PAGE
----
The issue of how to provide adequate service to self-represented litigants is a perennial question. We have recently referred a proposal to the Court Services Administration committee to consider instituting a support center for self-represented litigants that would provide assistance in completing forms. I do not know what the final recommendation from the committee will be, but the number of people choosing to forego using attorneys has been and will continue to grow.
Reduced funding for Civil Legal Services:
In light of North Dakota's booming economy and low unemployment rate, it may seem odd to talk about people in need. But, despite our affluence, there are people in our state who are without adequate resources and in need of legal services. The media reports indicate that many of the people drawn to North Dakota by the promise of jobs are destitute when they arrive. Some of them have needs with are greater that we might expect.
I raise this because Congress is again proposing further cuts to the Legal Services Corporation. More than half of the funding for Legal Services of North Dakota comes from funds appropriated to the Legal Services Corporation. Because of reduced federal funding last year, they were forced to lay off one full-time staff attorney and discontinue all 5 of their temporary law clerk positions. For every staff attorney position that Legal Services of North Dakota loses, approximately 700 North Dakotans will lose the opportunity to get the help they need to resolve their legal issue.
I thank all of you who have performed pro bono or reduced fee services or contributed money to provide legal services to the poor in the past year and I urge everyone to consider what they can do to help where they can. As our profession prospers from the economic upswing in North Dakota, we have a greater responsibility to contribute our money, if not our time, to assure access to the justice system in North Dakota.
Judicial Planning Commission and re-districting:
At the request of the Administrative Council, I asked the Judicial Planning Commission to consider the current judicial district boundaries and to make recommendations related to re-districting. The Commission has been considering three different proposals but has not yet decided which, if any, of the proposals it might recommend, or whether it will recommend any changes to district boundaries. I mention this because I am aware that in some areas of the state, city and county commissions and local bar associations have been approached about the various proposals. This may have given some people the idea that a decision has already been made. That is not the case. I assure you that if we reach the point where the Commission has a recommendation the Court looks favorably upon, we will ask for public comment before a decision is made.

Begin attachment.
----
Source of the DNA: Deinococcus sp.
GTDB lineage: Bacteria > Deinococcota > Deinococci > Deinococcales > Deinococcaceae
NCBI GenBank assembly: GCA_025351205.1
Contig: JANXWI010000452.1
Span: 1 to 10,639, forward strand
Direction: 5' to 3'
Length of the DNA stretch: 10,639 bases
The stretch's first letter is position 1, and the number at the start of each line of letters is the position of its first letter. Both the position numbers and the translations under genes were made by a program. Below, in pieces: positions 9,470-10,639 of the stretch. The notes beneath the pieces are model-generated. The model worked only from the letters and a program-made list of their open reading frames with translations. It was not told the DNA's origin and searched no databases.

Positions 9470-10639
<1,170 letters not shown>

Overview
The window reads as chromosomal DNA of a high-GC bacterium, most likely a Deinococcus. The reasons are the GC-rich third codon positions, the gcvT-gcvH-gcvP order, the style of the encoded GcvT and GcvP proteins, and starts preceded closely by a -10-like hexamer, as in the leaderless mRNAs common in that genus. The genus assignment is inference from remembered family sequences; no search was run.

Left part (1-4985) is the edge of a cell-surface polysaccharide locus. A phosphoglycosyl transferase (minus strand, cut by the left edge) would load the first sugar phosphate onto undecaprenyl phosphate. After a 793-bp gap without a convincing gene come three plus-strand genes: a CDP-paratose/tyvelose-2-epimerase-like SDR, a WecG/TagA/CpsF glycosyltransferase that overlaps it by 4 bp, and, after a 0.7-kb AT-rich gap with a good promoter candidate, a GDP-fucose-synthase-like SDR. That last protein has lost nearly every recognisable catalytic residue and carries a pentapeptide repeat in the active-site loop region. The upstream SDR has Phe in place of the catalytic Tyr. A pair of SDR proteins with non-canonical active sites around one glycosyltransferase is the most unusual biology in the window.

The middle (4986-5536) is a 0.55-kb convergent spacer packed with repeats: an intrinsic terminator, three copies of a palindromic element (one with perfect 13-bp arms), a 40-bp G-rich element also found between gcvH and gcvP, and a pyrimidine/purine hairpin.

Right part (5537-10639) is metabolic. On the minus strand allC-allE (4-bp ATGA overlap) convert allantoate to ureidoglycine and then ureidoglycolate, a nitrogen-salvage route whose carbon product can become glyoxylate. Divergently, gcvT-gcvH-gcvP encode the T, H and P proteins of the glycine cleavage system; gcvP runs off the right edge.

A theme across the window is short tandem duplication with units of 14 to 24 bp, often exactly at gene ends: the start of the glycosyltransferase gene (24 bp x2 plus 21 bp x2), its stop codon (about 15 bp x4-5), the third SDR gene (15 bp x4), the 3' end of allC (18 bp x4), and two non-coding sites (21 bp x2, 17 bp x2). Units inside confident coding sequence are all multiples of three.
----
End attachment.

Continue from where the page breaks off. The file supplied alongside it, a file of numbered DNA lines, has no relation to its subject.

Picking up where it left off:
Guardianship and Elder Issues:
For the last two legislative sessions, I have been urging a study of guardianship and other issues affecting the elderly. Last session, the legislators adopted our study proposal and hired a consultant to examine North Dakota's guardianship and public administrator system. The consultant released his final report at the end of May. He has presented recommendations that would strengthen the due process rights of proposed wards, raise the standard for guardianship, and establish an independent state agency to deliver public administrator services. It remains to be seen what the Human Services Committee will recommend and what might ultimately become law.
I could speak at length about proposals made, adopted and discarded by the 20/20 Commission concerning changes in the ABA model rules of professional conduct and admission to practice as a result of changes in technology and the globalization of the practice of law. I do not intend to do so because tomorrow morning two knowledgeable people will discuss that topic at the Vogel Lecture on Professionalism and Legal Ethics. I urge you to attend, to hear about the issues, the proposals and the pros and cons of those proposals.
Contested Elections and the Need for Civil Discourse:
The critical importance of an independent judiciary in protecting and promoting democracy cannot be overstated. If the people cannot turn to the courts with confidence that the judge will fairly and impartially apply the law, then the courts will have become meaningless. Huge sums of money permeate some judicial elections. In other States relations among justices have deteriorated to a caustic level that would have been unthinkable even 10 years ago. I am proud of the civility with which North Dakota elections have always been conducted. It is yet another reason to be thankful and proud of North Dakota. But, if they are to stay that way, it is up to us, as a State and as a profession, to hold ourselves to a high standard of conduct.
As I have in the past, I again thank the North Dakota State Bar Association officers, members and staff for your interest, your cooperation and your support in preserving and improving the fair and impartial judicial system our citizens deserve. I am grateful for your advocacy on behalf of the judicial system. I am grateful I live in North Dakota.
June 18, 2012